The mobile revolution is sweeping the globe because of its tremendous convenience. A thriving mobile payment market will surely empower the fintech industry. If Hong Kong is to hang on to its status as an international financial centre and innovation hub, the city must embrace mobile payment technology, to bring benefits to the government, economy and individuals. For the government, tax evasion and money laundering can be largely eliminated. For businesses, a more attractive and effective consumer incentive scheme can be structured to expand its market share. And, for individual consumers, convenience is the biggest benefit.

It will take time for Hong Kong consumers to truly appreciate the convenience of mobile payment apps but I am confident that the scheme will soon be widely adopted in the city; after all, Hongkongers are highly receptive to new things.

Dr Ken Chu is group chairman and CEO of the Mission Hills Group and a National Committee member of the Chinese People’s Political Consultative Conference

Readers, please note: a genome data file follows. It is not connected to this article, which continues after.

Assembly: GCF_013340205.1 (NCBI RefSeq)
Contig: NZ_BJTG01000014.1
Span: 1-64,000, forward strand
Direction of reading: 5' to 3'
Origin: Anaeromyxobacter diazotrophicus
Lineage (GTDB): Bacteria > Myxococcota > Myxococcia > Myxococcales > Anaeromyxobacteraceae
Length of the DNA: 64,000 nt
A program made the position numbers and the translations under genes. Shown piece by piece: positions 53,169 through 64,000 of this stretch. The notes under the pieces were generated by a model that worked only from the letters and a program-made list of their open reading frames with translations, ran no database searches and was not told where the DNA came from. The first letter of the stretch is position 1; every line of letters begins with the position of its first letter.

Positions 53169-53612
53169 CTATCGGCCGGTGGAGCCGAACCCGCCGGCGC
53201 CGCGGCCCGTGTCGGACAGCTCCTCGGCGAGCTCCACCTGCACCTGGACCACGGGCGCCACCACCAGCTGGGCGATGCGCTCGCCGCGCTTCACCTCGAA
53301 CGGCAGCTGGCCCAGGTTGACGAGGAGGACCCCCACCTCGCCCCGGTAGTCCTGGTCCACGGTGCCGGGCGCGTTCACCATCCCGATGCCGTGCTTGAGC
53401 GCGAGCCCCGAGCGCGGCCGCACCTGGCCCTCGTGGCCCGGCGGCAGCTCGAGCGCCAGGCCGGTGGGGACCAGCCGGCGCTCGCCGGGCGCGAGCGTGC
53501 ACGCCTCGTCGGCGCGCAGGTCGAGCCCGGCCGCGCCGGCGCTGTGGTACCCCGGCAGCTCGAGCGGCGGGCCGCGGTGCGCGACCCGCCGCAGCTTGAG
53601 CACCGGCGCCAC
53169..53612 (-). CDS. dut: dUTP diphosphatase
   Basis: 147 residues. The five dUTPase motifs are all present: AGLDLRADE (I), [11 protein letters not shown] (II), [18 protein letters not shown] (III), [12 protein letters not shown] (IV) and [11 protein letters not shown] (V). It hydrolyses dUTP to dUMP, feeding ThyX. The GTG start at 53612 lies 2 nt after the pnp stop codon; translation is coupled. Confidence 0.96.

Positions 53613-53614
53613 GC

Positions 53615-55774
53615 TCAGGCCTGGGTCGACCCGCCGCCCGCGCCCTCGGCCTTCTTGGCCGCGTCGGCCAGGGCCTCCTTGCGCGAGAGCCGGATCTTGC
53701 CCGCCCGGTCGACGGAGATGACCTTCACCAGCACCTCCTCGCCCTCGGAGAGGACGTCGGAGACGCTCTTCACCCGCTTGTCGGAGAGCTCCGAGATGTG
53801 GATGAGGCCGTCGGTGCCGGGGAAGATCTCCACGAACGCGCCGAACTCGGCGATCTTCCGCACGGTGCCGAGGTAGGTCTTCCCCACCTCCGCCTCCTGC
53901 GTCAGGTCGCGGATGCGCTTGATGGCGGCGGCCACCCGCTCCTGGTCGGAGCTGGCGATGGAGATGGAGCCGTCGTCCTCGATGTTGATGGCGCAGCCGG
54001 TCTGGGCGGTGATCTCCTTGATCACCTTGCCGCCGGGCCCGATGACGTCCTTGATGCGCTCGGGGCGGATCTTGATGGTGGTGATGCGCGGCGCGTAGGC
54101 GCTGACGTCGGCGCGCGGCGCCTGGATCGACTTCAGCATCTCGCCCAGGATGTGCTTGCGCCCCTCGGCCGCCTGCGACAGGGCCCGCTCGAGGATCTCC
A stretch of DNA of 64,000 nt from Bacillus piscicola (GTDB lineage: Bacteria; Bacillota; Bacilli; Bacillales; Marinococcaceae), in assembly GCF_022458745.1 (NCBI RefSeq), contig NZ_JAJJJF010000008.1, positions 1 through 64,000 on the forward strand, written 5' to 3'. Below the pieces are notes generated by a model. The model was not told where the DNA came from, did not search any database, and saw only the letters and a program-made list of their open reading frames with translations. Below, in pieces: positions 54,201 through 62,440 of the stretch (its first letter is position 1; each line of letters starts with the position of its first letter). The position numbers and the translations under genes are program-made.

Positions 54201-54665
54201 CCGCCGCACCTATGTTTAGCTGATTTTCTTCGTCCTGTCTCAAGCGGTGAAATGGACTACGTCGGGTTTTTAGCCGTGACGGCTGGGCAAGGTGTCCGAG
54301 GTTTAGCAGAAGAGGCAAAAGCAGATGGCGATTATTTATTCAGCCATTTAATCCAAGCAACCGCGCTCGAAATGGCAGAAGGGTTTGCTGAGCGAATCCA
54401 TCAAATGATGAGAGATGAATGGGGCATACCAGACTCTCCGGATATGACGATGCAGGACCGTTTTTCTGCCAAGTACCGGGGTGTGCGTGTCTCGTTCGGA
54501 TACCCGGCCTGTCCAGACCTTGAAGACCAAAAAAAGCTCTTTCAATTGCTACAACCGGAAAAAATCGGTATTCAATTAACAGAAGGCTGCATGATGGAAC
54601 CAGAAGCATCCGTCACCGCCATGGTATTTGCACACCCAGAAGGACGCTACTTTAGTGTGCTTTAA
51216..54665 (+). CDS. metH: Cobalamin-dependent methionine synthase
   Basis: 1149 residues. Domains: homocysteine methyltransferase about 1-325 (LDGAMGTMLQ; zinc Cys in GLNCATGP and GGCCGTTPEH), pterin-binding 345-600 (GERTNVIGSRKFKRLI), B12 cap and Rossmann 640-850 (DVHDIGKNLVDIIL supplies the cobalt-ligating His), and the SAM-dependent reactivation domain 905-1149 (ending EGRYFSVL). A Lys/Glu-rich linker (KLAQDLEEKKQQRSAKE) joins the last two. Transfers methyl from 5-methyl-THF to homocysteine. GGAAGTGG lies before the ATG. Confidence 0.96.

Advertisements


Leave a comment

Cashless societies seem convenient, but Hong Kong should think it through first

CommentInsight & Opinion
2017-10-24

Peter Kammerer says we need a debate over going cashless, which benefits shoppers, stores and governments, but also has some worrisome implications for privacy, individual financial security and also government debt

Fintech Week in Hong Kong may not seem the right occasion to raise questions about rushing headlong into a cashless future. But there are as many downsides for all the benefits of ditching banknotes and coins. They involve privacy, choice, security and, for financially troubled governments, survival. As much as we should embrace a hi-tech way of life, there’s also a need to debate what’s best.